A Great Place to Have a Baby
I had my first child in 1996. I received my PhD in 1997. I had my second child in 2000. Now it is 2007, but I am not the tenured professor my timetable suggests I should be.
Ah, you think, you’ve heard this story, in all its variations. She and her husband met in graduate school; she followed him to his first job and started adjuncting; the first baby came and she didn’t publish; the second baby came and her husband was busy in the lab; before she knew it, she was a stay-at – home mom. Or maybe they both got jobs, four hundred miles apart, and when push came to shove, she gave hers up so the family could be together. Perhaps before she even finished the dissertation she decided that professor and mom were mutually incompatible, so she got the degree, got a real job, and got on with the business of a family. Or it could be—though you hope not—that she’s one of those sad cases who went on the job market half a dozen times without success and decided to compensate with another child.
Nope. We’ve all heard these stories, even watched them unfold, but none of them are mine. For me, academia and motherhood went together like Gilbert and Gubar, Deleuze and Guattari, Big Bird and Snuffleupagus, diapers and wipes.
Graduate school seemed like a great place to have a baby. Having worked for several years before returning to school, I turned thirty as I started my dissertation. I had no intention of following in the footsteps of the junior faculty I knew who, postponing children for tenure, found themselves childless at forty and, if they were lucky, parenting toddlers at forty-five. I had excellent health insurance and a dissertation fellowship. There seemed no reason to wait.
Indeed, graduate school turned out to be a great place to have a baby. I was five months pregnant when I went on the job market for the first time, with one chapter of my dissertation completed. It was a relief when my interviews went nowhere, leaving me free to devote myself to preparenting and dissertating. The baby was born in May, I took the summer off, and by August, I was back at my computer, with the help of a part-time babysitter and my husband’s days off.
There were certainly some hairy moments, like scrambling to finish my writing sample with the baby lying on the floor next to my desk, which sounds charming, but wasn’t. Overall, though, it worked. I nursed in the Hilton hotel ladies’ room between Modern Language Association interviews and managed to find time to pump on campus visits, which department chairs were kind enough to schedule so that I was away from home as briefly as possible. (I had enough frozen breast milk to get the baby through the first, but by the second, a week later, we succumbed to the ease of formula.)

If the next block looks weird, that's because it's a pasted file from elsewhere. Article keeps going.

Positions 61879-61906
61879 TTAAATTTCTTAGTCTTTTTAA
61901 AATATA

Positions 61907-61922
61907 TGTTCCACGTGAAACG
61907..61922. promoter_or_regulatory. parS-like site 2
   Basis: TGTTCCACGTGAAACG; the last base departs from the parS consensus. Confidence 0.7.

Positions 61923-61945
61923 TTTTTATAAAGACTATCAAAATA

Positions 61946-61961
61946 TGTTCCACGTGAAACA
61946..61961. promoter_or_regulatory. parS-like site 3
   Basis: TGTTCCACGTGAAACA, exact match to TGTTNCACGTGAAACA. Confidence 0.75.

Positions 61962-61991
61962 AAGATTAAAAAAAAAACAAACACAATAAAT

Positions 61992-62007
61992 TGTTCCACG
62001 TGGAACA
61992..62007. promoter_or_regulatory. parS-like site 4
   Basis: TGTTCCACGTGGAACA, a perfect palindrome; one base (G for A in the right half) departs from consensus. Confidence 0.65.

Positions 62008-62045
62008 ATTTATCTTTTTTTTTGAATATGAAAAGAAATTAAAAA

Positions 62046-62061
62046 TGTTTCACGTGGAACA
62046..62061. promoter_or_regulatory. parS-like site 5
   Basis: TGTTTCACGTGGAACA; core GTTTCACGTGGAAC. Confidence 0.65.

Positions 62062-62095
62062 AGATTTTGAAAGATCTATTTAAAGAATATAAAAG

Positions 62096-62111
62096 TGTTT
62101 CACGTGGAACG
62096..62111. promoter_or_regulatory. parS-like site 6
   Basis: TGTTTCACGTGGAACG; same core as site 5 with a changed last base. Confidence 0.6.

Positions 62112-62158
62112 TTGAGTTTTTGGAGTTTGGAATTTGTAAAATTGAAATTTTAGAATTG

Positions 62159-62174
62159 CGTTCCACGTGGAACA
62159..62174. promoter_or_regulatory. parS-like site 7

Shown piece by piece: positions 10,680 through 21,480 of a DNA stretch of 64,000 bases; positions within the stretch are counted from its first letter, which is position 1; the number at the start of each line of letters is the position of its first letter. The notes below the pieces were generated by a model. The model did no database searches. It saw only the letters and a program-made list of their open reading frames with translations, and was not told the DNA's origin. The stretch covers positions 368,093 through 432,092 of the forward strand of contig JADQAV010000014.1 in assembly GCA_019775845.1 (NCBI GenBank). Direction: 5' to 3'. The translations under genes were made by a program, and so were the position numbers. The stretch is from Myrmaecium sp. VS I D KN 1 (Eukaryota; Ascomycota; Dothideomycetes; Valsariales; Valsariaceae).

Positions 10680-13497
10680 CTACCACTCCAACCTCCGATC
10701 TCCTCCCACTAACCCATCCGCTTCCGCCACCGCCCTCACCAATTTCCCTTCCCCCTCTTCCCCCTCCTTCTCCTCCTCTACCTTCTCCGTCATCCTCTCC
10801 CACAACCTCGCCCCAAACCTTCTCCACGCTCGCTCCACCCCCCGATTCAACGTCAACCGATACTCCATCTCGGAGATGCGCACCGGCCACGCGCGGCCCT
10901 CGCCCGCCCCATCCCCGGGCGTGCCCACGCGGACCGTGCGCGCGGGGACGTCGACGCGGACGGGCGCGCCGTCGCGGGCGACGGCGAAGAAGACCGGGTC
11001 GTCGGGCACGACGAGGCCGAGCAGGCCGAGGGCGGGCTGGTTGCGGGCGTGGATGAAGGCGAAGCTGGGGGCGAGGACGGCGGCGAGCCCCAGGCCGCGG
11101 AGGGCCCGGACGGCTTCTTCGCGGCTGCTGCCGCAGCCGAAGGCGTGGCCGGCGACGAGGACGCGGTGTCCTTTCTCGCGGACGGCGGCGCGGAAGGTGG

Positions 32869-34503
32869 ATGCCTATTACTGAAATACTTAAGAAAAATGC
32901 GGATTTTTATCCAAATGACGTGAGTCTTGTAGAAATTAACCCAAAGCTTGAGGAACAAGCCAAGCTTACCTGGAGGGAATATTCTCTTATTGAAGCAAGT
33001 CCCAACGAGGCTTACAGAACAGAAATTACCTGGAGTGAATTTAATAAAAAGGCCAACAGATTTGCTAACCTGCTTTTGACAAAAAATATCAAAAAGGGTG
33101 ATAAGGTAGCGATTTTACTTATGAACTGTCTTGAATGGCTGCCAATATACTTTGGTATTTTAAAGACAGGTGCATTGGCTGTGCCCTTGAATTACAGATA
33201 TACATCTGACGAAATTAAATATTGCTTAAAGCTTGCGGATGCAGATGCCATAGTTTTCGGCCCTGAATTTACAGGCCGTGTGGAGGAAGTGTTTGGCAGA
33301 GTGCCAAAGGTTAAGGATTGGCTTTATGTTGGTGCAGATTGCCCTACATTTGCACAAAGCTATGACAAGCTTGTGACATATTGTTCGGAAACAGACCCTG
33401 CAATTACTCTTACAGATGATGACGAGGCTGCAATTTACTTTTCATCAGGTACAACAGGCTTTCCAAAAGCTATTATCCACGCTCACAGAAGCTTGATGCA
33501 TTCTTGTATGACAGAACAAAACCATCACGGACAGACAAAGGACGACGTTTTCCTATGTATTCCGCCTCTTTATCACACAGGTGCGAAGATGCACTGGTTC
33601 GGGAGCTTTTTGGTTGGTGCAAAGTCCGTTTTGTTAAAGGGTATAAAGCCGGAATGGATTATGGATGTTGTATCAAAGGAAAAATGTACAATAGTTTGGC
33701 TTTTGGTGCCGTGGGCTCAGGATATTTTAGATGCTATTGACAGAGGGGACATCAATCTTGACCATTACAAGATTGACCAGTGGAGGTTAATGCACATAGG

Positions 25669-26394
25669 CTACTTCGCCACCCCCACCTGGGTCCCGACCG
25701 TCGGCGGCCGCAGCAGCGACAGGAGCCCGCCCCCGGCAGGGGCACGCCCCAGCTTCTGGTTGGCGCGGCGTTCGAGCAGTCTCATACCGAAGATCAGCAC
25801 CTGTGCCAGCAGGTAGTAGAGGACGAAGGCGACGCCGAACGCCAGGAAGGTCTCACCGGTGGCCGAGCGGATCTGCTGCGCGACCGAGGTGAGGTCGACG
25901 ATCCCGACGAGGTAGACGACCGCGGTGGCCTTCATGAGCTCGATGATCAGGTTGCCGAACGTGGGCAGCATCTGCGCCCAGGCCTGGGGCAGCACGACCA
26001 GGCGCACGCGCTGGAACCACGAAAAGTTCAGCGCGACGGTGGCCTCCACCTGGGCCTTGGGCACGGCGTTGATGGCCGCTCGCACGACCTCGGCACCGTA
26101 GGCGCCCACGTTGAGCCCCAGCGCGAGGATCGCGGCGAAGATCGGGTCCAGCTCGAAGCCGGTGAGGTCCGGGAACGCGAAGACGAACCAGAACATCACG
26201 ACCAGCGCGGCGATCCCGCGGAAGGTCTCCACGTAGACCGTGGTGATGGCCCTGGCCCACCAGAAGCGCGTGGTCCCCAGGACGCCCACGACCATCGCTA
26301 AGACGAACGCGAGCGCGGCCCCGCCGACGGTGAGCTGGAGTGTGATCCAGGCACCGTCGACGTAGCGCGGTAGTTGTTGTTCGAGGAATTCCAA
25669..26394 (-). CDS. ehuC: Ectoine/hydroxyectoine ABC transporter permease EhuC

I got a tenure-track position, we moved two-thirds of the way across the country, and before I knew it, I had transformed from grad-student-mom into professor-mom, which I did not find much harder. (Okay, I am slightly exaggerating the ease, though not the outcome: we arrived in Ohio on the first of August and, having finished my dissertation just three days before we left California, I spent the next two weeks in a panicky search for child care while I was supposed to be preparing classes. I had finally talked myself into a home day care that I could tolerate, when—I am not joking—a trained British nanny called me up, said she’d heard I was looking for child care, and announced that she was coming to work for me. Because we lived in a small town in Ohio, and her salary was her family’s second income, I could even afford her. It seemed like a sign that everything was meant to be.)
Though it was disconcerting to be the only person in town who occupied the overlapping sets of mother and assistant professor—at parties, I never knew whether to talk shop with my colleagues or talk kids with their wives—I found my job ideal for motherhood. My schedule was flexible, I had summers off, and there was an endless supply of student babysitters. I could bring my daughter to work if she had a day off from school, and if I had to cancel class because she was sick, nobody raised an eyebrow. I stayed up way too late preparing for class, spent every Sunday in my office grading essays, and nearly lost my mind every time I had to give a conference paper, but I could go to Halloween parties, take Friday afternoons off, and be at the sitter’s or school in five minutes if someone threw up.
My good fortune was due partly to my institution, a liberal arts college that genuinely placed teaching first and hired with the expectation of tenure, unless someone really screwed up. Writing mainly in the summer, I was able to publish at a reasonable clip, and good teaching evaluations and prodigious amounts of service helped me feel reasonably secure, even as a junior faculty member.
I was also lucky to have a supportive chair and provost, both active fathers who appreciated the logistical challenges of combining professing and parenting. One thing the college did not have was a viable maternity leave policy: on paper, faculty got six weeks off, which made no sense at all, especially for a baby due at the end of December, as my second was. But when I proposed to my chair that I substitute the six weeks for one of my courses, and committee work for another, he suggested that I teach a once-a-week honors tutorial in place of the third, and, voila, I essentially had a semester off, coming in just one afternoon a week for office hours and my tutorial, and showing up at department meetings with the baby asleep in her car seat.
The following year, when I heard that a woman in another department had received no maternity leave after the birth of her daughter, I proposed to the Faculty Personnel Committee that every new mother (I couldn’t get as far as fathers, though we did include adoptive mothers) receive the equivalent of a semester off, to be taken as she and her department determined, either in one full semester, as I had, or in several semesters of reduced load. The new policy was rapidly approved by the faculty, demonstrating both an institutional will to support mothers and the power of individual mothers within the institution.